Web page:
Monday, September 05, 2005

Power-Tripping Referees (Or, Soccer Doesn't Have a Dress Code)

You can certainly file this one under Stupid Referee Decisions:

Parents and coaches of a Calgary junior soccer team are angry after a Sikh player was barred from a game for insisting on wearing his religious headscarf.

Northwest United was competing in a tournament in Langley when a referee told 17-year-old Gurindar Durah could not wear his patka, a scarf young, religiously observant Sikhs are required to wear.

Durah swore at the referee and was ejected from the game. Then his team decided to walk off in protest.

"Our tournament is done," Northwest United coach Mario Moretti said. "It was done the second he (the referee) said that. This is a decision our players made, not me.

"I supported my players. They all supported Gurindar, which was a no-brainer for us."

A tournament organizer said the teen was kicked out for swearing and the decision on appropriate clothing was up to the referee.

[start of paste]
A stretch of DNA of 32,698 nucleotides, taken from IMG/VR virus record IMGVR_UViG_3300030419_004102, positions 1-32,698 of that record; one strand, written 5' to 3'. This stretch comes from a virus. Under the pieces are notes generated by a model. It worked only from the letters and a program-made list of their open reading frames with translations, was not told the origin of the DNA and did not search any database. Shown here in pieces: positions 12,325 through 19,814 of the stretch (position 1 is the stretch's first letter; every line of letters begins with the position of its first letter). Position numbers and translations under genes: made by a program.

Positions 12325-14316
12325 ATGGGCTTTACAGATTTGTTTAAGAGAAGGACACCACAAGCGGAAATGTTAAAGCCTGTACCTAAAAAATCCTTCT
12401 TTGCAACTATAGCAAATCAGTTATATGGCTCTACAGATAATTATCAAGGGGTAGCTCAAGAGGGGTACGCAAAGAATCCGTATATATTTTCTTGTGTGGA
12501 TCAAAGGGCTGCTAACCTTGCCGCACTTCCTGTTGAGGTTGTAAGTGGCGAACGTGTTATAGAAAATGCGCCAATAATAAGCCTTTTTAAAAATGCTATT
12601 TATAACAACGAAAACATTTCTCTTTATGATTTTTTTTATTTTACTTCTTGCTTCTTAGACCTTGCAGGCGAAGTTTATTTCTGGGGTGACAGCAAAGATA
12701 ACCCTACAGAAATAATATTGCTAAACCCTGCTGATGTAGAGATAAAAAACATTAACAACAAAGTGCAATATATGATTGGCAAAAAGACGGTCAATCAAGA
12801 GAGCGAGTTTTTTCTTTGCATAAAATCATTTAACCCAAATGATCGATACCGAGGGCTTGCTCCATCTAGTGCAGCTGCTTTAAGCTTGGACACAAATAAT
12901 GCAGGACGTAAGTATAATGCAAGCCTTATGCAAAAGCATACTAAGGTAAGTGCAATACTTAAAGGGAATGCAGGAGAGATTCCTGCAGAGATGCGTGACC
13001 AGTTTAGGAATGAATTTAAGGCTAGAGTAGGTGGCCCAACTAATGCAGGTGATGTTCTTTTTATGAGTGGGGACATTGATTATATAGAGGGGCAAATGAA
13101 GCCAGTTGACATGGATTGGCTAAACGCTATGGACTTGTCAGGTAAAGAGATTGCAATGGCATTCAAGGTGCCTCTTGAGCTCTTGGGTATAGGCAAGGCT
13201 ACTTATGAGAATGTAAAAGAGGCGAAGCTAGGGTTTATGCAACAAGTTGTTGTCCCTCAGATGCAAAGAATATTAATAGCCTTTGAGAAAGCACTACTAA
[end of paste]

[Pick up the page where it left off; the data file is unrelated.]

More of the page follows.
Okay, there may be a case for ejecting a player for dissing the ref. Thing is, the ref gave sufficient provocation to warrant getting called an a-hole. But since when to referres become the fashion police?

"I am told by the referees here that this is a FIFA rule," said Michael Smith, referring to soccer's international governing body.

"They had a meeting here during the week and the there's no jewellery and no clothing outside of what is necessary for the game of soccer is allowed."

But Moretti said he discovered the federation has no such rule.

For everyone's information, the FIFA rules can be found here. The appropriate section seems to be under Players' Equipment. While there is a mention about prohibiting T-shirts that carry advertising, there is definitely nothing concerning religious clothing. What happened was either the officials were running a bluff, or they tried to extend the rulebook to cover more than what was appropriate.

It's not difficult, really. If the headscarf is tied correctly it shouldn't fall off during the normal rough-and-tumble of play and should be allowed. It's not a safety issue because soccer players don't normally wear helmets anyway. (Nothing worth protecting up there, you see; they are soccer players after all.)

Soccer is an international game, and internationalism implies a high degree of tolerance. Someone should get those officials a new rulebook.